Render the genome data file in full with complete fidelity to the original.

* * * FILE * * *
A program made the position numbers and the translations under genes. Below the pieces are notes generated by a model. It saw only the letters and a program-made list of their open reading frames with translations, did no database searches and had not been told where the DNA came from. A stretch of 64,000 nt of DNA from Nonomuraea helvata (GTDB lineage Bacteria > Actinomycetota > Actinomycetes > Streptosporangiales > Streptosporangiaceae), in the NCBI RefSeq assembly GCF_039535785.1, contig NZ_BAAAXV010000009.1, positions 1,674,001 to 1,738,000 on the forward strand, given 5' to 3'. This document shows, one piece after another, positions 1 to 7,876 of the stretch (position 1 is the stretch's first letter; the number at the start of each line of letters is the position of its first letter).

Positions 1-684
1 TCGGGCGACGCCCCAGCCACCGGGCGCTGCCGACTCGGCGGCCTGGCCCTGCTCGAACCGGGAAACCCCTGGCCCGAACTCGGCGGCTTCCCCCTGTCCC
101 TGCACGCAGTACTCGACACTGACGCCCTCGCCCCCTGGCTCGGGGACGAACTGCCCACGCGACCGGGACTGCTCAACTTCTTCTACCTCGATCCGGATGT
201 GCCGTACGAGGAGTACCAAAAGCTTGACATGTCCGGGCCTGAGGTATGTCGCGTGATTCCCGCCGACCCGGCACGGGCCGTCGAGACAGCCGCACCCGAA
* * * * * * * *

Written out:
A program made the position numbers and the translations under genes. Below the pieces are notes generated by a model. It saw only the letters and a program-made list of their open reading frames with translations, did no database searches and had not been told where the DNA came from. A stretch of 64,000 nt of DNA from Nonomuraea helvata (GTDB lineage Bacteria > Actinomycetota > Actinomycetes > Streptosporangiales > Streptosporangiaceae), in the NCBI RefSeq assembly GCF_039535785.1, contig NZ_BAAAXV010000009.1, positions 1,674,001 to 1,738,000 on the forward strand, given 5' to 3'. This document shows, one piece after another, positions 1 to 7,876 of the stretch (position 1 is the stretch's first letter; the number at the start of each line of letters is the position of its first letter).

Positions 1-684
1 TCGGGCGACGCCCCAGCCACCGGGCGCTGCCGACTCGGCGGCCTGGCCCTGCTCGAACCGGGAAACCCCTGGCCCGAACTCGGCGGCTTCCCCCTGTCCC
101 TGCACGCAGTACTCGACACTGACGCCCTCGCCCCCTGGCTCGGGGACGAACTGCCCACGCGACCGGGACTGCTCAACTTCTTCTACCTCGATCCGGATGT
201 GCCGTACGAGGAGTACCAAAAGCTTGACATGTCCGGGCCTGAGGTATGTCGCGTGATTCCCGCCGACCCGGCACGGGCCGTCGAGACAGCCGCACCCGAA